The first thing we always ask our patients when they sit in our chair is "Have you had any changes in your medical history?" Of course, they quickly answer no. Nothing is more stressful than half way through treatment, the patient casually mentions they had a heart attack a month ago or started taking a blood thinning medication a week ago.
Instead of asking if they've had changes, start off by asking your patient if they have been to the hospital since the last time they were at your office. Patients forget a doctor's visit or a change in medication, but they don't forget being in the hospital. If they haven't been to the hospital, they are now thinking on medical terms and will remember their slight changes in health with your follow up questions. Asking if they've been to the hospital will also give you an idea of how controlled their health is. If you know they have diabetes and they report they were admitted to the hospital for a day, you know the are not in control. If they have high blood pressure but their numbers were within the normal ranges for that day but they were hospitalized in the last few months, they probably are not well regulated. Knowing if they have been to the hospital will give you a better understanding of their overall health.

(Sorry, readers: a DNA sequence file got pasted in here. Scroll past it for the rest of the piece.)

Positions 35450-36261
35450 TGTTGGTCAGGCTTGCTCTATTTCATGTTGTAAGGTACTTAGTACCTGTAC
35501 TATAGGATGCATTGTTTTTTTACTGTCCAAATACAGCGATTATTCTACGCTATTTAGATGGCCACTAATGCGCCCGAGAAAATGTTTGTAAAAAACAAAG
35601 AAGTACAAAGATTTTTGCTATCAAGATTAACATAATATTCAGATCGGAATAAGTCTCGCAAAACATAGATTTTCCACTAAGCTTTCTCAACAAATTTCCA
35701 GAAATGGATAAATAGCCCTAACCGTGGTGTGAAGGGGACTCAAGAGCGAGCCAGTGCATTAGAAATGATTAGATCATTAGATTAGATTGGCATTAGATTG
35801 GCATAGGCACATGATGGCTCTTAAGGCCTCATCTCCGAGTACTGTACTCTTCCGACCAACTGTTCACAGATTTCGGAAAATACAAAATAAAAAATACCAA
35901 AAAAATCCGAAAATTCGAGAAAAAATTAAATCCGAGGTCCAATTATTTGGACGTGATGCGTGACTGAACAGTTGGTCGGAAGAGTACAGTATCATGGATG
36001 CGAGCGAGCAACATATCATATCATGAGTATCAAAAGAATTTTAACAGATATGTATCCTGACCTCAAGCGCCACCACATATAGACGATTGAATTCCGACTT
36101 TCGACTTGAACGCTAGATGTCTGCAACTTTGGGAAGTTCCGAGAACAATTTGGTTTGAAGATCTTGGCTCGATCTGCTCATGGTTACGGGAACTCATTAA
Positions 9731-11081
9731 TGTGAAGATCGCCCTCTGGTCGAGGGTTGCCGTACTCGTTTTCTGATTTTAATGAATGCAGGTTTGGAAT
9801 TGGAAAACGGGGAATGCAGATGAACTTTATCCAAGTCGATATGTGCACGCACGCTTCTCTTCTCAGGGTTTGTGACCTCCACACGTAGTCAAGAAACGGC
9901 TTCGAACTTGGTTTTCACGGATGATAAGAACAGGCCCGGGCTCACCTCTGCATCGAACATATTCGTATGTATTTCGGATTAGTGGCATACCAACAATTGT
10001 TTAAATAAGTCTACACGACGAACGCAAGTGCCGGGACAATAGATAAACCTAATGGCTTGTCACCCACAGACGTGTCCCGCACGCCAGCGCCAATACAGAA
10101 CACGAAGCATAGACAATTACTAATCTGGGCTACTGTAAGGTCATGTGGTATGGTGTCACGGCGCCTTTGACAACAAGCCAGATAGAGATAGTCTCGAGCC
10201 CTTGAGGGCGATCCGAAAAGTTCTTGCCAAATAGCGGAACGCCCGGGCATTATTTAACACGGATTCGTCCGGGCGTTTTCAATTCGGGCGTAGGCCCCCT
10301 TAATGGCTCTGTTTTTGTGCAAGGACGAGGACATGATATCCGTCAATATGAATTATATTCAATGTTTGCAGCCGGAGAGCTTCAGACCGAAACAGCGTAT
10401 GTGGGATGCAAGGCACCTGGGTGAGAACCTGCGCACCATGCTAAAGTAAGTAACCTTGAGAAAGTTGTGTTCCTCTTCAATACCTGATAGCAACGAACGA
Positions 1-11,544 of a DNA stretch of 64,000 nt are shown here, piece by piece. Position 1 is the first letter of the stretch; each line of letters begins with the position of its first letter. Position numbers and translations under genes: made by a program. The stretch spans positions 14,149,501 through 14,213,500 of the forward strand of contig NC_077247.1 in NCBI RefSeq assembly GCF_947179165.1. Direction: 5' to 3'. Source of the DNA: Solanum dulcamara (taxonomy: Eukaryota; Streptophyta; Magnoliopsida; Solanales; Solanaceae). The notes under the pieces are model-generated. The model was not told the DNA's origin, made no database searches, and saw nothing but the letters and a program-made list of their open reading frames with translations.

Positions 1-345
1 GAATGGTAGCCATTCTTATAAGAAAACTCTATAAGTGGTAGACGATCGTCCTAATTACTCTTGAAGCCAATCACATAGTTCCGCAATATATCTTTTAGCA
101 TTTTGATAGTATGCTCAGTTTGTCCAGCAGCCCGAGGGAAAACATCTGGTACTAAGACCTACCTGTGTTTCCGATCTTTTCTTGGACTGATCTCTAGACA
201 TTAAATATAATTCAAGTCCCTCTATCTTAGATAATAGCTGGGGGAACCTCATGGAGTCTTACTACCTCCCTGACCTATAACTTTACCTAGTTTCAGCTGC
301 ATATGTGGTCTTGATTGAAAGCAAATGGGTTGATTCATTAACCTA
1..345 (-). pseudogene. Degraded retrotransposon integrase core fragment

How do YOU update medical histories in your office?